• The Static resources could be placed in the App.Resources which would make the creation of the TextBlock entirely independent of having to add anything else to the UserControl.
  • The formatting used to display the date can be independently modified.
  • Access to additional static properties can easily be added to the StaticSurrogate class.
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That makes sense to me but it does seem extreme compared to the Flex syntax: text="{new Date()}". I guess this all boils down to the fact that Silverlight only supports a few Markup Extensions inside of XAML. It would be nice if they made curly brace evaluation more robust though. Thanks for your help! –  Tony Smith Mar 12 '10 at 16:58
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Even if you could declare DateTime.Now in Silverlight's XAML (since you can in WPF - http://soumya.wordpress.com/2010/02/12/wpf-simplified-part-11-xaml-tricks/), you have the issue that your time won't update. If you use a local timer that updates on the second you can ensure that your time will update as well.

public class LocalTimer : INotifyPropertyChanged
{
    private DispatcherTimer timer;

    public LocalTimer()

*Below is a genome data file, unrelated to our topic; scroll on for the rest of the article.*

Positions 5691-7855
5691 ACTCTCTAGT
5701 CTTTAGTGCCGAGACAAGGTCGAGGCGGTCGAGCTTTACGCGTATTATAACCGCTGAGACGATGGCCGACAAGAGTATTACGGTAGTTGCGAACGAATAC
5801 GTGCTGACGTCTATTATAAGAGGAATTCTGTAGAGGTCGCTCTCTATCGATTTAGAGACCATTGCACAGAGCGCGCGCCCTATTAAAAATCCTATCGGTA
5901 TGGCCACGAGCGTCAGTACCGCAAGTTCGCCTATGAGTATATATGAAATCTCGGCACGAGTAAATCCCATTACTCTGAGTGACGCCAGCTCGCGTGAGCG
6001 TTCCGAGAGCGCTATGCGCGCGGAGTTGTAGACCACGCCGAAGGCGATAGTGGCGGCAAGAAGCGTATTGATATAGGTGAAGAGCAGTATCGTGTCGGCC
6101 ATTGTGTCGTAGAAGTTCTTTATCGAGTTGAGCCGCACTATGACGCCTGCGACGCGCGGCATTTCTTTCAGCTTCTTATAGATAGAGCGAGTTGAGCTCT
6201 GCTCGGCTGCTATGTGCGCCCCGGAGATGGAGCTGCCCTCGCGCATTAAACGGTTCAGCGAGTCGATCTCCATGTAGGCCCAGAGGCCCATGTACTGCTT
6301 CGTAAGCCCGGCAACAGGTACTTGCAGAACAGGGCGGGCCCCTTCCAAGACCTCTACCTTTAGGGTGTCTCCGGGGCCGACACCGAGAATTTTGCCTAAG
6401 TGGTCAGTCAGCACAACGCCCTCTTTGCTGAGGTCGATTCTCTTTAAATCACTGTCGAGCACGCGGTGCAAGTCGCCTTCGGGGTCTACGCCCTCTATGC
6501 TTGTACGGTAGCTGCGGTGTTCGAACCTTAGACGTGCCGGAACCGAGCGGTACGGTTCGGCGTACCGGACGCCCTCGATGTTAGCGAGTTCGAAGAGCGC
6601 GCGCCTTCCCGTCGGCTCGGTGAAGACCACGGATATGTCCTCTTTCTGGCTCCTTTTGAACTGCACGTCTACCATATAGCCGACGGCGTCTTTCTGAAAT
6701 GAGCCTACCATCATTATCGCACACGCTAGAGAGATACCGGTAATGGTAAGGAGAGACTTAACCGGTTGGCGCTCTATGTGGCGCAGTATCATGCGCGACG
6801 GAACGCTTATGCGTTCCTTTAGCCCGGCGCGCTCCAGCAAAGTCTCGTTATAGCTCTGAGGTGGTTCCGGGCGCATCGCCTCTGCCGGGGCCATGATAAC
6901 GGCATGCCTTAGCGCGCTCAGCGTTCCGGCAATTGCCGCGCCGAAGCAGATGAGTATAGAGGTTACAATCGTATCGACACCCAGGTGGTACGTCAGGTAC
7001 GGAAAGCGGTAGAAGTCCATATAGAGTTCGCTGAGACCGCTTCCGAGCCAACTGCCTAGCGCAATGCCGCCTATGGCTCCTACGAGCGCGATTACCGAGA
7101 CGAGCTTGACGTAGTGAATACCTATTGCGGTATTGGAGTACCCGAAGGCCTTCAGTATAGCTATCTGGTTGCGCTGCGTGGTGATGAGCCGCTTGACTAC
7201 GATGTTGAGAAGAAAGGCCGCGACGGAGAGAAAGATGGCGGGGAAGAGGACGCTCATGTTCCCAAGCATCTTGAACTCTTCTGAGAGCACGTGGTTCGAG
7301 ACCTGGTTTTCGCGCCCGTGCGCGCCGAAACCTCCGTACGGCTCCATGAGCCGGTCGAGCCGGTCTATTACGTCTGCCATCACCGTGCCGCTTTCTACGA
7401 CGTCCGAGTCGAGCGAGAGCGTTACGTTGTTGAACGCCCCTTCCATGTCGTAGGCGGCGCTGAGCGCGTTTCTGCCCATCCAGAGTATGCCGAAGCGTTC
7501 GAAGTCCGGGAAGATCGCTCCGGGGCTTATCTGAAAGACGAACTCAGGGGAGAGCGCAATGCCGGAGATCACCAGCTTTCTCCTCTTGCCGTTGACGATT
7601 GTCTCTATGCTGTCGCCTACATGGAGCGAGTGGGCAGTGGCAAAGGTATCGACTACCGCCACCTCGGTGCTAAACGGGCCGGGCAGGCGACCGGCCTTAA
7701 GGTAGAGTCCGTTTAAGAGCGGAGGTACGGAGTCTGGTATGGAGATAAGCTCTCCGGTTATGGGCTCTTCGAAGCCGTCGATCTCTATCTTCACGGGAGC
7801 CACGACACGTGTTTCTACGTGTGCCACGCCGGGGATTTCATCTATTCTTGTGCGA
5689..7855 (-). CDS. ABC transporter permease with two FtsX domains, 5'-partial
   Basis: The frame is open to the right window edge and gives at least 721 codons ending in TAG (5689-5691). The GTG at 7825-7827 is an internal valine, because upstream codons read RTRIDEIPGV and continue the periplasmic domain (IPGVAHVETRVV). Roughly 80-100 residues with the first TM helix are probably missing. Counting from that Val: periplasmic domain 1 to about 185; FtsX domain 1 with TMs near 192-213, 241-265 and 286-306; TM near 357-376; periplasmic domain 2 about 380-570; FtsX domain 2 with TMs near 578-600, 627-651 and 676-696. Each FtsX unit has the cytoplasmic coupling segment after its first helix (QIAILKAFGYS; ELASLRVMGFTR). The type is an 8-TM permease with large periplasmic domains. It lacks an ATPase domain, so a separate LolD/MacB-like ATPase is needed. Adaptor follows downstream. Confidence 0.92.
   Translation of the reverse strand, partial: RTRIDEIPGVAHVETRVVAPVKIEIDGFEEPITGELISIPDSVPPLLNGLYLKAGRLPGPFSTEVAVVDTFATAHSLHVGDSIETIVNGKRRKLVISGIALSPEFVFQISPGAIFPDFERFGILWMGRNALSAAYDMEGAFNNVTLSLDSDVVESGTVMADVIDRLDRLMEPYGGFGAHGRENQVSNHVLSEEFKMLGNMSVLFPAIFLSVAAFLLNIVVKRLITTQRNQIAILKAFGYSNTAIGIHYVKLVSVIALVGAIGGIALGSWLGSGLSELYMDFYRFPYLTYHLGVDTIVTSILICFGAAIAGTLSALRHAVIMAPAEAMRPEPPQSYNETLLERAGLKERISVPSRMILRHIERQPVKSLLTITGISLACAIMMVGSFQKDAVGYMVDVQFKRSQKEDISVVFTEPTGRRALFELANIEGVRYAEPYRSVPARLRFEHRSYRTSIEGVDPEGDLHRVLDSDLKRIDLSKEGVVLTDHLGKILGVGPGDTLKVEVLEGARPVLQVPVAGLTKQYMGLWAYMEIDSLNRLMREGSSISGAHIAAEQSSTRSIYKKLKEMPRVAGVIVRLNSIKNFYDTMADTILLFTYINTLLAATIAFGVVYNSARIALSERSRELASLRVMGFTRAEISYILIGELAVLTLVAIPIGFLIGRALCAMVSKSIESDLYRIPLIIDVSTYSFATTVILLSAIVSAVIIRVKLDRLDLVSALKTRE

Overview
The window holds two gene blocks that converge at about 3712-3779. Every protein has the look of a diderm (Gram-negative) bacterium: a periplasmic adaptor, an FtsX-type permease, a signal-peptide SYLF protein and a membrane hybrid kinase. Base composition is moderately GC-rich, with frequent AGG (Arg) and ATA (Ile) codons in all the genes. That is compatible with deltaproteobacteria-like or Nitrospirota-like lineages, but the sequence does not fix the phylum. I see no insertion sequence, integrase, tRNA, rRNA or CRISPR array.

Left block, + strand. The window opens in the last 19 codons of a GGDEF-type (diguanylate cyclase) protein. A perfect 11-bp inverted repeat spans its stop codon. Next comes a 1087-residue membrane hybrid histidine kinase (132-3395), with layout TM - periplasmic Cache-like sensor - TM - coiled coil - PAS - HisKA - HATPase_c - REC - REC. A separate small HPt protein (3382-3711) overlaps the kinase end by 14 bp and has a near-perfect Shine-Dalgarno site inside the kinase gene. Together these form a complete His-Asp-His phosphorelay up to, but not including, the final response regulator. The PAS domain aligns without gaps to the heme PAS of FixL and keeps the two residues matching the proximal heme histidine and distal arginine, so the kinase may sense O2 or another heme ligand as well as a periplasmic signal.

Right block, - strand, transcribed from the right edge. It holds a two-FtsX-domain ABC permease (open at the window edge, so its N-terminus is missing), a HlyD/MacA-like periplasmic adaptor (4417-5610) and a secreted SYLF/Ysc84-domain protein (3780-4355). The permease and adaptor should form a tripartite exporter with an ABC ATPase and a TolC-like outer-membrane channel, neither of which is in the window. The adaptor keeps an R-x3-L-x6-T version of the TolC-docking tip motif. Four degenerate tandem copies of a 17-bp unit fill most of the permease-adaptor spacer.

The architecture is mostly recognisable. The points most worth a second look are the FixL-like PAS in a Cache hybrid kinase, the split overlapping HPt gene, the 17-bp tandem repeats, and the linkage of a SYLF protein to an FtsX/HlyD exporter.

{
        timer = new DispatcherTimer();
        timer.Interval = TimeSpan.FromSeconds(1.0);
        timer.Tick += new EventHandler(TimerCallback);
        this.TimeFormat = "hh:mm:ss";
        this.DateFormat = "dddd, MMMM dd";
    }

    private void TimerCallback(object sender, EventArgs e)
    {
        PropertyChanged(this, new PropertyChangedEventArgs("FormattedDate"));
        PropertyChanged(this, new PropertyChangedEventArgs("FormattedTime"));
    }

    public bool Enabled
    {
        get { return this.timer.IsEnabled; }
        set { if (value) this.timer.Start(); else this.timer.Stop(); }
    }

    public string FormattedDate { get { return DateTime.Now.ToString(this.DateFormat); } set {} }
    public string FormattedTime { get { return DateTime.Now.ToString(this.TimeFormat); } set{} }

    public string TimeFormat { get; set; }
    public string DateFormat { get; set; }

    #region INotifyPropertyChanged Members

    public event PropertyChangedEventHandler PropertyChanged;

    #endregion
}

Declare an instance of this in xaml ala:

<local:LocalTimer x:Key="theTime" Enabled="True" />

and use the binding to ensure that your time is always reflected.

<TextBlock Text="{Binding Source={StaticResource theTime}, Path=FormattedDate, Mode=OneWay}" x:Name="TodaysDate" />
<TextBlock Text="{Binding Source={StaticResource theTime}, Path=FormattedTime, Mode=OneWay}" x:Name="CurrentTime" />
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xmlns:sys="clr-namespace:System;assembly=mscorlib"

Text="{Binding Source={x:Static sys:DateTime.Today}, StringFormat='Today is {0:dddd, MMMM dd}'}"
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Cannot directly do this in Silverlight, see- stackoverflow.com/questions/3373926/… –  davidsleeps Aug 2 '11 at 3:03
    
This is why WPF is awesome. –  Jerry Nixon - MSFT Sep 21 '11 at 17:11
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protected by ho1 May 13 '11 at 9:37